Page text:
Tag Archives: “Henriette of England”

black and white

I must go to various groups and talk about Louis XIV and Before Versailles again. It’s a little like reopening a closed book. I have shut the lid on my last book. For me, it’s over. Yet I have the opportunity to present it to the public again, and if I want to do that well–my presentation opens people to becoming readers, my readers–I have to do a little diving in the depths that were Before Versailles. Why did I write about what I did? What excited me?  I have to let Louis charm me again, as he did as he began to take over a story that I thought belonged to either Henriette or Louise. I really liked the place Louis was in his life in the moments I chose to portray, and I geniunely liked the person I envisioned in those moments. He truly was a hero. I’m going to watch Le Roi Danse again or pieces of it anyway. Benoit Magimel, the actor who protrays Louis in this French film, captures the ardor, the innocence, the incipient and polite and steely determination, the attractiveness, the creativity that were all Louis XIV in 1661, that ensnared me as I worked to create a novel in which he was going to be a part but not the whole. And I have to dust off rusty social skills. I’m an oddball, and I am mostly at peace with that, but I do need to protect that part of me when I present to strangers.

How do you prepare yourself when you make presentations? Isn’t it strange, the life of a writer, so solitary and yet these public presentations (if we’re lucky)? How do you resolve the black and white of the  differences?

Wish me luck……

story

Last time I wrote about what was not true in my latest novel (or in other words, the fiction in the fiction), so here’s what is true in Before Versailles……when Louis XIV* was 22 years old, his mentor died, and he was brought face to face with the fact that someone else in the kingdom was quite powerful, perhaps more powerful than Louis himself. What he did with that fact is interesting even to this day. During that same time period, Louis had been married for one year to a Spanish princess, and for that year, he’d been faithful. But he began a friendship with his new sister-in-law, an English princess who had always lived in France, that quickly turned to flirtation, and maybe more. History becomes quite unclear on this point.

To me,  all of the above, from powerful men to painful decisions to powerful flirtation, is the stuff of drama, the stuff of story. And Louis’s only brother and heir was gay. And that brother’s best friend was also in love with the English princess. More drama. And Louis himself fell in love as he grappled with power and how much was truly his…..all of this in a period of four months in the summer air of the summer palace of Fontainebleau. And so I tried to make a story of that, of young people in extraordinary positions who were unfurling in all manner of ways. They were the Hollywood of their time, a real historical reality show. I thought for a long time the story belonged to the two key women in the excitement, but it didn’t; it belonged to Louis. And once I realized that, I had so much, passion, fear, ambition, treachery, love, betrayal, competition, tenderness; those emotions and qualities were really there, and it was my job to make them discernable again, to polish the tarnished silver of another century and show everyone its gleam……..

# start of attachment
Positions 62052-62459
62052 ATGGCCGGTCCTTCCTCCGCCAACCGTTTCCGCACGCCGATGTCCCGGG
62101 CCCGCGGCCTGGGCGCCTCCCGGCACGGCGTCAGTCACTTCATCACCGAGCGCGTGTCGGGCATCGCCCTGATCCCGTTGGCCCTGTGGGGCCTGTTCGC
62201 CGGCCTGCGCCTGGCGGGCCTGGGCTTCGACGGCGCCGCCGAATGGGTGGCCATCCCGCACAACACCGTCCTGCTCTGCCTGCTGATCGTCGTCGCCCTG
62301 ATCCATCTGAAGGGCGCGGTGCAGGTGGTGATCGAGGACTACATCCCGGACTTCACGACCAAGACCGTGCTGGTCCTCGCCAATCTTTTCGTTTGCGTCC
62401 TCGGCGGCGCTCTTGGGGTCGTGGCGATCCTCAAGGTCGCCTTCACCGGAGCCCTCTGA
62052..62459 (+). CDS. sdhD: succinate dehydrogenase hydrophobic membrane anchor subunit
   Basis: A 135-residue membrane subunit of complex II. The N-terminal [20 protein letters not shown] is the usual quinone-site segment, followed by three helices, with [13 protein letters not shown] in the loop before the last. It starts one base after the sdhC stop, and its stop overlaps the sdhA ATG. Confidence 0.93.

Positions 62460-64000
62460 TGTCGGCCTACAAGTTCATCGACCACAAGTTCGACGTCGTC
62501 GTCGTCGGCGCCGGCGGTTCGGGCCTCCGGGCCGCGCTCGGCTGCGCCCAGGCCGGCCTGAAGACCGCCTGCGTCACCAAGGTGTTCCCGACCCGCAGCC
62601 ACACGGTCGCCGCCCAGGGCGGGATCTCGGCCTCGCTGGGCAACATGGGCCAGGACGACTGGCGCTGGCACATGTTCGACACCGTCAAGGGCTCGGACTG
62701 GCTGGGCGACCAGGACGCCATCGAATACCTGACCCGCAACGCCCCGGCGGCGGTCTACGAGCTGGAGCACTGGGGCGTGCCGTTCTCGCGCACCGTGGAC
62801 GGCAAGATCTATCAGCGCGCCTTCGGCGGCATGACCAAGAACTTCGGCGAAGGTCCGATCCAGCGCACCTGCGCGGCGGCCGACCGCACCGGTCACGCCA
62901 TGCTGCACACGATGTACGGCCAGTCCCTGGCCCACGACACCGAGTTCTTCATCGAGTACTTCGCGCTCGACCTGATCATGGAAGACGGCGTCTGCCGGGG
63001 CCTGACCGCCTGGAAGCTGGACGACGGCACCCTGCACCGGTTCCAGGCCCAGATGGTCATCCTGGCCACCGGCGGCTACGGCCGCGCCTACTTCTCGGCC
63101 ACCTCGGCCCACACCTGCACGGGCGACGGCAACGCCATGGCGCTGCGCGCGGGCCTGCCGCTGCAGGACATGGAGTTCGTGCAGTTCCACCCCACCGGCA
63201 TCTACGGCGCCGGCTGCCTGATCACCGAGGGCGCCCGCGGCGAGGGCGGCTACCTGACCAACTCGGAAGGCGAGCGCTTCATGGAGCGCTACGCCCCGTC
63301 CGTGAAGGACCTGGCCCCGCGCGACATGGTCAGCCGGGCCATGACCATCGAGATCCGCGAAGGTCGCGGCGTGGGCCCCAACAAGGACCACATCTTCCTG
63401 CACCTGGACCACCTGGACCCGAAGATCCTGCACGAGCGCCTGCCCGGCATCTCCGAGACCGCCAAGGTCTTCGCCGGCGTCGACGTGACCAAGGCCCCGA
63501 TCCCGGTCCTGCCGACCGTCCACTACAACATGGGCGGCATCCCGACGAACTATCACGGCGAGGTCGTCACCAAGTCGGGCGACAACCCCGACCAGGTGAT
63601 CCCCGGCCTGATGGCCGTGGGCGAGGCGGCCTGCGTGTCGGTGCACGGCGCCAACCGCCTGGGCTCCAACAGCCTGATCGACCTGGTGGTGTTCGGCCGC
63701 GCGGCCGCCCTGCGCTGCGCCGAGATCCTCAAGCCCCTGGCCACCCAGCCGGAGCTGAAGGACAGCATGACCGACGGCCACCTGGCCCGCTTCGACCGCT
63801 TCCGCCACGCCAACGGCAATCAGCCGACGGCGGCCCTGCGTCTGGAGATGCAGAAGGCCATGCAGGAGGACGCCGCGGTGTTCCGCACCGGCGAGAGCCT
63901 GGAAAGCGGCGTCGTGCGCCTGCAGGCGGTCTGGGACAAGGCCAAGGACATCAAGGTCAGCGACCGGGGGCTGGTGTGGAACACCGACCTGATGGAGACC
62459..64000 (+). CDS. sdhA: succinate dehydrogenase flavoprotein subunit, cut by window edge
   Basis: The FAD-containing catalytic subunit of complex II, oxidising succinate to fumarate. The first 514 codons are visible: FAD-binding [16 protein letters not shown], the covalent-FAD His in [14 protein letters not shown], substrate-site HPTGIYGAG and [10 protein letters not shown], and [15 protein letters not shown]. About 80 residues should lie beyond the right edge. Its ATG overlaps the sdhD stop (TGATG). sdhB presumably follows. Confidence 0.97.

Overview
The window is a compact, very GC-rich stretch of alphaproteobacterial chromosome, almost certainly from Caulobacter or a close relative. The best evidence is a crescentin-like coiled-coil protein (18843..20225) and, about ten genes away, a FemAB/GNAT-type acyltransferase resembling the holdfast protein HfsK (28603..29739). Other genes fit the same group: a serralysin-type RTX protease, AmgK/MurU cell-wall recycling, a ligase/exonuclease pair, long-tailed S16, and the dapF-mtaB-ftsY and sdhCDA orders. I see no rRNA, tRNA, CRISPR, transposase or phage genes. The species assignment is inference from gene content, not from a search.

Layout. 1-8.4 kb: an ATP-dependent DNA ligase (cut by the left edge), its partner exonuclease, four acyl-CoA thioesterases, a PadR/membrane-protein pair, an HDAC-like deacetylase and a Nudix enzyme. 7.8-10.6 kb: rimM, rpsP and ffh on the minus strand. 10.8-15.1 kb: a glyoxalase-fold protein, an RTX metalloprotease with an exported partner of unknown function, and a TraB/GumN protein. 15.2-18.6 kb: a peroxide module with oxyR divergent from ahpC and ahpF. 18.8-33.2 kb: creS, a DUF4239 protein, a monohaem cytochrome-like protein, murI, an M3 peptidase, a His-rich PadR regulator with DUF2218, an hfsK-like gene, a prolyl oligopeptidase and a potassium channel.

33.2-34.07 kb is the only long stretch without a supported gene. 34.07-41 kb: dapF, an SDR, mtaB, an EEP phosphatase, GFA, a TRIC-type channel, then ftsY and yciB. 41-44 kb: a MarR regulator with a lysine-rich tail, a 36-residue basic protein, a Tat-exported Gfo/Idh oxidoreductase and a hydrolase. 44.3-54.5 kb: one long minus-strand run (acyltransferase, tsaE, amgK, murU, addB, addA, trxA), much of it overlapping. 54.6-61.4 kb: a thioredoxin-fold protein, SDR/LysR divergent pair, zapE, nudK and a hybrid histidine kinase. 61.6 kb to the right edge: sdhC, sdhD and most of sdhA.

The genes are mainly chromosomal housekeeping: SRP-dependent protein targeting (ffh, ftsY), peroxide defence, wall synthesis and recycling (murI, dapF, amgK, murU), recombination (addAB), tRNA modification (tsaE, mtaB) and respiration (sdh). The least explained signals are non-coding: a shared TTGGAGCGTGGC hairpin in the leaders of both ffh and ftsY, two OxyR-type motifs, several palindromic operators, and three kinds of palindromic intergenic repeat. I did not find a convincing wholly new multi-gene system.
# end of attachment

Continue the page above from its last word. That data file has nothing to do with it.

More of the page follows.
For me, it’s always about the people in the story….what do you think? What pleases you in fiction?

*A marvelous snippet from YouTube from Le Roi Danse that shows a young Louis XIV…enjoy…..

Louis, Louis

He was the rock star politician of his time, as if Franklin Roosevelt in his prime looked like a dark-haired Sting with a touch of Brad Pitt thrown in. But oddly enough, he isn’t the one who’s hard to write.

It’s the two women, Louise (de la Valliere, as she was known later) and Henriette (princess of England and France), both real, both intriguing, both loved him and were loved by him, and which is my heroine––that is the problem. I’ve decided and won’t spoil the plot of this book by telling all, but how I have wrestled with this, one draft focusing on one, the other draft on the other, and this draft, the polish/final (I hope, please, please) focusing on the winner.

Who’s the winner and why? The one who contributes most to the tension and forward motion of the story. The one who rises to the forefront in my imagination. In real life, I think they were both heroines. What an interesting point in history, Louis, the burgeoning young lion of Europe, loved by his sister-in-law, his wife, his sister-in-law’s maid of honor (and every other young woman in the vacinity….don’t we all love a star?).  And his breaking of the most powerful man in France and his own brother. To take this story and pull it apart and find the meat, the emotional arcs, the why we do things, the consequences of what we do, which is what I love best, has been such a challenge.

I hope, when it’s done (I think this fall, but it isn’t sold yet, so I don’t know when it will come out) that you think it’s worth it. I have tremendous respect for you…the reader. I am a reader, and I love nothing more than when an author scoops me up in spite of myself and takes me to another world. It’s what I attempt in my writing, to suspend time and place, to create another time and place, where real people walked and talked and loved and lost and survived anyway, just like we do.